House and Senate Matters Remaining
The elections are over but here are several questions concerning issues like rules and leadership of the next Congress that have yet to be resolved.
In the House, there is a fight going on between Steny Hoyer (MD) and James Clyburn (SC) for the number two post in the Democratic caucus. In the majority, Hoyer served as Majority Leader (the number two) and Clyburn was the Majority Whip (the number three). However, you lose one leadership position when you lose the majority. Nancy Pelosi, despite calls from some moderate Democrats (remaining), looks likely to remain the Democratic leader serving as Minority Leader, leaving Hoyer and Clyburn to fight it out in the game of musical chairs.
According to reports, Bennie Thompson has joined much of the Black Caucus in supporting Clyburn (who is also a CBC member). Hotline on calls shows 51 public commits for Hoyer, 13 for Clyburn.
And here is the list of Democrats who have said they will oppose Pelosi as their House Leader. There are 17 Democrats so far. Thompson isn’t on there and we have no reason to believe he would not be supporting her.
On the Republican side it looked like there may be the first Tea Party vs. establishment showdown for the GOP Conference Chair post. However, Michele Bachmann (MN) ended her bid to challenge Jeb Hensarling (TX) yesterday and endorsed the Texas Republican. By virtue of having the support from incoming Majority Leader Eric Cantor (VA) and others in the GOP leadership, Hensarling was given the title of “establishment” by some (mainly detractors I suppose). That would be news to most people; Hensarling is one of the most conservative members of the House, he just doesn’t make as many appearances on TV or at rallies as Bachmann does.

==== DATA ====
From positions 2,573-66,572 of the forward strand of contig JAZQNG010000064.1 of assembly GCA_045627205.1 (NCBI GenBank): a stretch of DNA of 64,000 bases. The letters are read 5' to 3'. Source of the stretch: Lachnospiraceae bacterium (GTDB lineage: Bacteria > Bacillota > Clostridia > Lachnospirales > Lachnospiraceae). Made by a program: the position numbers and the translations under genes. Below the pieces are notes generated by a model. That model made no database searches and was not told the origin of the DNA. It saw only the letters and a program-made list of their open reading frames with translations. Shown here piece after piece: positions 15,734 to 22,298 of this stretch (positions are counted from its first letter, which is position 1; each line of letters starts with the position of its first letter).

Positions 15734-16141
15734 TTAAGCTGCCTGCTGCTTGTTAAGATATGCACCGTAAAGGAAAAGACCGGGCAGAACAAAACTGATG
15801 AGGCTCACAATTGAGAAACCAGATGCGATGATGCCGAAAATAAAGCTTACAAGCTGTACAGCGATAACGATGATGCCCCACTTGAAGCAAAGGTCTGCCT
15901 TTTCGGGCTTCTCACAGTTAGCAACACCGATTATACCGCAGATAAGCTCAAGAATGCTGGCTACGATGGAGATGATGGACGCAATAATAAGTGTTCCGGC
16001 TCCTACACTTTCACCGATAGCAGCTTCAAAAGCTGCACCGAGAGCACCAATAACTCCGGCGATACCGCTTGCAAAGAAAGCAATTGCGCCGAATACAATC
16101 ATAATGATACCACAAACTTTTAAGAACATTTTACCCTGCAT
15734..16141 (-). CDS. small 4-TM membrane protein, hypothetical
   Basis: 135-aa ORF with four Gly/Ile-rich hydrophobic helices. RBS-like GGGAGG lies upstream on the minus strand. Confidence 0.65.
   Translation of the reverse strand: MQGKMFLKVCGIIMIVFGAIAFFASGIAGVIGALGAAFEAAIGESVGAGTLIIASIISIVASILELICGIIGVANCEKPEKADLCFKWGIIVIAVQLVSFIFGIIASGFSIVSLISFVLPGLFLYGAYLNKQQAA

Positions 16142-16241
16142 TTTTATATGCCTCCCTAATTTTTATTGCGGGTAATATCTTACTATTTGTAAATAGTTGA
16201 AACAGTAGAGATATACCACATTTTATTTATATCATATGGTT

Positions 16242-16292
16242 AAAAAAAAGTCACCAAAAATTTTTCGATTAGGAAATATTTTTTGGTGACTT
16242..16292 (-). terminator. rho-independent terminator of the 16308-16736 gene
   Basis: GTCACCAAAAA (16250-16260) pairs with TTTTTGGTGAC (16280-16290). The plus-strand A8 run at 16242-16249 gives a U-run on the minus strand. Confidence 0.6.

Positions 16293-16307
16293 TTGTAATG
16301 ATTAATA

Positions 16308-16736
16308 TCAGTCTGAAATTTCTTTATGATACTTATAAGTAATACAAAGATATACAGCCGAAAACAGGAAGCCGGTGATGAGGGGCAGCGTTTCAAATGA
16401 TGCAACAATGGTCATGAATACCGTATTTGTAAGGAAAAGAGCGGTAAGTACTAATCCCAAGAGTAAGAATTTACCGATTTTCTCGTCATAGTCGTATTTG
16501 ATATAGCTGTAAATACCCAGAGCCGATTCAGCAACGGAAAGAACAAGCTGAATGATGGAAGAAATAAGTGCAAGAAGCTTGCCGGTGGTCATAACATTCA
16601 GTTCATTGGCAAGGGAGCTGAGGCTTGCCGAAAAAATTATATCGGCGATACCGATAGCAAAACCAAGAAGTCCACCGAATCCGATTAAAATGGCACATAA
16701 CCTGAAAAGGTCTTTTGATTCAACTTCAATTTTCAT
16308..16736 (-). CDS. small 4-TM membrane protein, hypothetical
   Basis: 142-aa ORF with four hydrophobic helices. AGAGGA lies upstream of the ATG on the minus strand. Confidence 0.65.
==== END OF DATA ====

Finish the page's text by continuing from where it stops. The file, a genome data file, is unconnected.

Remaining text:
But still, the threat was there and the media would have enjoyed the angle of the story. As for Alan Nunnelee and Steven Palazzo, they are able to avoid a potential fight that may have angered some before they were even sworn in.
But a GOP fight that is certainly there and will be drawn out is a proposed earmark moratorium in the Senate. This is simply a conference decision; Republicans only. Led by Jim DeMint (SC), he wants the GOP to swear off earmarks. In a conference of 47 Republicans, it will take 24 members supporting this for passage. As opposed to binding legislation, this is technically not enforceable. Therefore, the GOP could vote to do away with earmarks yet members could still ask for them setting up a potentially ugly situation. Further, as I said, this is Republicans only so Democrats could (and will) still receive earmarks.
Thad Cochran is opposed to DeMint’s proposal. I have not seen an official position from Roger Wicker, but you would have to imagine he is also against this.